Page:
The agreement says wil only be valid if homoewoners insurance pays the claim. I now have the money from the insuracance company. But, it's been a couple of weeks and the roofer keeps making appointments with me and standing me up. My insurance company is hounding me to get the work completed or they will cancel my homeowners insurance. I'm not sure how to proceed with this. Can I get another roofer to do the job since this one won't start the project. I haven't even picked out my color yet for the roof.
Without reviewing your insurnace policy or the roofer's contract, it's impossible to know whether you can cancel this roofer's copntract without consequence and then hire another roofer. Hopefully you can this roofer an ultimatum to either show up by a definite and soon date, or you'll cancel the contract.
Review your roofer's contract and see what it says about cancellation, and if you do have the right to do so, follow the contract's terms and method, timing, etc. and cancel unequivocally and in writing sent by a provable method of delivery (FedEx, registered rPost.com email, personal delivery). I doubt you could argue that you have to cancel this contract in order to hire another roofer to preserve your insurance, because I doubt that's true, so you're going to have to review and analyze your contracts yourself or hire a lawyer for help.
Avvo doesn't pay us for these responses, and I'm not your lawyer just because I answer this question or respond to any follow-up comments. If you want to hire me, please contact me. Otherwise, please don't expect a further response. We need an actual written agreement to form an attorney-client relationship. I'm only licensed in CA and you shouldn't rely on this answer, since each state has different laws, each situation is fact specific, and it's impossible to evaluate a legal problem without a comprehensive consultation and review of all the facts and documents at issue.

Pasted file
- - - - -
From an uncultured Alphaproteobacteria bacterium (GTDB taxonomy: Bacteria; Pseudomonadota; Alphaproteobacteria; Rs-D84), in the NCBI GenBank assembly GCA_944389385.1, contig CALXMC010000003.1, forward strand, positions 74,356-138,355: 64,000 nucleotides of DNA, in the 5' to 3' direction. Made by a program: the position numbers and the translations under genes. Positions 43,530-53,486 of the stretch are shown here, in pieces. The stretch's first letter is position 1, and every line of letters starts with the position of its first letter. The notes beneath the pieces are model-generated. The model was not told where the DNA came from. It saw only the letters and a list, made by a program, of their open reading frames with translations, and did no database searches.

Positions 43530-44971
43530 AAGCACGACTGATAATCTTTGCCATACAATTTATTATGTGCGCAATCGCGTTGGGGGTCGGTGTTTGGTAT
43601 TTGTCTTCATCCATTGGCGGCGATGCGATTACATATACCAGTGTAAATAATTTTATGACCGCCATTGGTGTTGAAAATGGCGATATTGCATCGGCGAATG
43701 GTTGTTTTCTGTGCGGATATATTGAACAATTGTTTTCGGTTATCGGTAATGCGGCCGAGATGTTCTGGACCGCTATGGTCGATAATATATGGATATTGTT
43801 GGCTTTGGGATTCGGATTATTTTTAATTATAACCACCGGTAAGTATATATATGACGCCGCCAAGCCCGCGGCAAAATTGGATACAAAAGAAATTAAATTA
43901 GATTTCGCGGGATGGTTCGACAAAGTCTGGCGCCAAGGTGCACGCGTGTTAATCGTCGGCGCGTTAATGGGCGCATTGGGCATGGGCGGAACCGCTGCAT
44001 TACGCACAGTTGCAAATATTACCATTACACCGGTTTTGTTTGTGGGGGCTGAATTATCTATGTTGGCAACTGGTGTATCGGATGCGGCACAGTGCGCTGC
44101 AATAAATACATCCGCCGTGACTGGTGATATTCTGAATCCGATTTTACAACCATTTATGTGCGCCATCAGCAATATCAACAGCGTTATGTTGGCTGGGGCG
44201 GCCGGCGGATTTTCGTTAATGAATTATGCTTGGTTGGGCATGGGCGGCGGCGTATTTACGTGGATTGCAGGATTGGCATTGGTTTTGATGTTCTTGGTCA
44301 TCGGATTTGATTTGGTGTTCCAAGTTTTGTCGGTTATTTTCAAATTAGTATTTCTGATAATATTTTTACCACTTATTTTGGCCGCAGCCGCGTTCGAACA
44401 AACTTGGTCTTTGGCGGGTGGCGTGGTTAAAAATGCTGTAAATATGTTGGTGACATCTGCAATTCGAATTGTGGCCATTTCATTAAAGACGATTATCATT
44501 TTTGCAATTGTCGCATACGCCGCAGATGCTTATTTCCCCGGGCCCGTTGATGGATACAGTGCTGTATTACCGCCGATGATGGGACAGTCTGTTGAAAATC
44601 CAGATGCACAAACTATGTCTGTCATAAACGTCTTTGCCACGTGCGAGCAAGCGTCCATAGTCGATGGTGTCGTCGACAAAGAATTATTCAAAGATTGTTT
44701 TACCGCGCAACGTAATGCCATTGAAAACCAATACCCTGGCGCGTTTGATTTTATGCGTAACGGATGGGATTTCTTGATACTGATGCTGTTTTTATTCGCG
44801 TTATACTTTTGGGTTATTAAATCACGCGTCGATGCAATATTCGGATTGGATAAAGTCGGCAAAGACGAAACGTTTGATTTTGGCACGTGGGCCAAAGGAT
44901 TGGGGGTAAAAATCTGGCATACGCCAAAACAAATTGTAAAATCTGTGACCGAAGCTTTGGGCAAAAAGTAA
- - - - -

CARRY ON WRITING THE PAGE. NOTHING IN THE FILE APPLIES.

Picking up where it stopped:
As the other lawyer indicated in her answer, many factors enter into the answer to your question. The answer is dependent on the contract with your roofer, the insurance policy, the conversations and correspondence you had with the claims adjuster, and the Florida Construction Lien Law. You are in a situation in which you could be foreced to pay twice for the repairs. You should consult a lawyer in your area who is experienced in real estate and construction law.
Disclaimer: This answer is provided for informational purposes only, does not constitute legal advice, and does not create an attorney-client relationship. Actual legal advice can only be provided after completing a comprehensive consultation in which all of the relevant facts are discussed and reviewed.
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